Tidal volume increases do not affect alveolar mechanics in normal lung but cause alveolar overdistension and exacerbate alveolar instability after surfactant deactivation


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Abstract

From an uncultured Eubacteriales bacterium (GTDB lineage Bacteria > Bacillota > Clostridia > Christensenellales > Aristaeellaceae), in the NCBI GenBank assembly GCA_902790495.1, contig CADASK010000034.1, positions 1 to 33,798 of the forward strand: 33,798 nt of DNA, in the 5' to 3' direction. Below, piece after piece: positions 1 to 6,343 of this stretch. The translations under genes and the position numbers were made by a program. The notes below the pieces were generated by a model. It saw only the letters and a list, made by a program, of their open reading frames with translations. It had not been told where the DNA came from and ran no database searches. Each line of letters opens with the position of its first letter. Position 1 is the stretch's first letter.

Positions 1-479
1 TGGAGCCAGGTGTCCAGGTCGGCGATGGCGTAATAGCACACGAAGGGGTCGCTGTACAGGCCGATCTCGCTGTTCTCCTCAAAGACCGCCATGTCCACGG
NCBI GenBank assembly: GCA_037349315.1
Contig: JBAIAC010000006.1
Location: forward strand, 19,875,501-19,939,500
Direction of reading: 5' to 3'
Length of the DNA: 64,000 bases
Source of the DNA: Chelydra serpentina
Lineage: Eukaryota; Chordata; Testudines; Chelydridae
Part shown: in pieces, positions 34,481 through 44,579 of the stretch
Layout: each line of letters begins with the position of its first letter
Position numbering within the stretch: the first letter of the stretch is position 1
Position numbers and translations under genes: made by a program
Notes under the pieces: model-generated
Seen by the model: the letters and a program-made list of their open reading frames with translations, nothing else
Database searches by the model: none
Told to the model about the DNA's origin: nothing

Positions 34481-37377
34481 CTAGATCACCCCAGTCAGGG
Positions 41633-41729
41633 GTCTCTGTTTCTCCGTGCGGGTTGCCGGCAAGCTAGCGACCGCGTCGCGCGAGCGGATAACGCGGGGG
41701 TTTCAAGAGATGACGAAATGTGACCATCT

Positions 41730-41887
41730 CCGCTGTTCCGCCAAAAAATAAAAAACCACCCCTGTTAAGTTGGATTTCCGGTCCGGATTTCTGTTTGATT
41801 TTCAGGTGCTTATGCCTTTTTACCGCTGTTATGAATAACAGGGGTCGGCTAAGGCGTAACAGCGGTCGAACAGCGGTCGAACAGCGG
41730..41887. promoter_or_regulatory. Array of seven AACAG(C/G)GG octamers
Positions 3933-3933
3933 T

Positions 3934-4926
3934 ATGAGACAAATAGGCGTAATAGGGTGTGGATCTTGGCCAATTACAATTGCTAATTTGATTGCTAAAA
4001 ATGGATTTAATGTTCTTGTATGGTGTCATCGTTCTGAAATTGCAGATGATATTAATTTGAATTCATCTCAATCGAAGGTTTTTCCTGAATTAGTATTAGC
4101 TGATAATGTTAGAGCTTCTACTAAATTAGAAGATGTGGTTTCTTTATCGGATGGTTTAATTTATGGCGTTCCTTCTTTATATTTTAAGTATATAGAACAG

ObjectiveWe utilized in vivo microscopy to measure the impact of increasing tidal volume on individual alveolar mechanics (i.e., the dynamic change in alveolar size during tidal ventilation) in the living porcine lung.DesignIn three anesthetized, mechanically ventilated pigs, we observed normal alveoli (n = 27) and alveoli after surfactant deactivation by Tween 20 lavage (n = 26) at three different tidal volumes (6, 12, and 15 mL/kg). Alveolar area was measured at peak inspiration (I) and at end expiration (E) by image analysis and I minus E was calculated as an index of alveolar stability (I−EΔ).Measurements and Main ResultsIn normal alveoli, increasing tidal volume did not change alveolar area at I (6 mL/kg = 9726 ± 848 μm2; 15 mL/kg = 9,637 ± 884 μm2), E (6 mL/kg = 9747 ± 800 μm2; 15 mL/kg = 9742 ± 853 μm2), or I−EΔ (6 mL/kg = −21 ± 240 μm2; 15 mL/kg = −105 ± 229 μm2). In contrast, with surfactant deactivation, increasing tidal volume significantly increased alveolar area at I (6 mL/kg = 11,413 ± 1032 μm2; 15 mL/kg = 13,917 ± 1214 μm2), at E (6 mL/kg = 10,462 ± 906 μm2; 15 mL/kg = 12,000 ± 1066 μm2), and I−EΔ (6 mL/kg = 825 ± 276 μm2; 15 mL/kg = 1917 ± 363 μm2). Moreover, alveolar instability (increased I−EΔ) was significantly increased at all tidal volumes with altered surface tension when compared with normal alveoli.ConclusionsWe conclude that high tidal volume ventilation does not alter alveolar mechanics in the normal lung; however, in the surfactant-deactivated lung, it causes alveolar overdistension and exacerbates alveolar instability.

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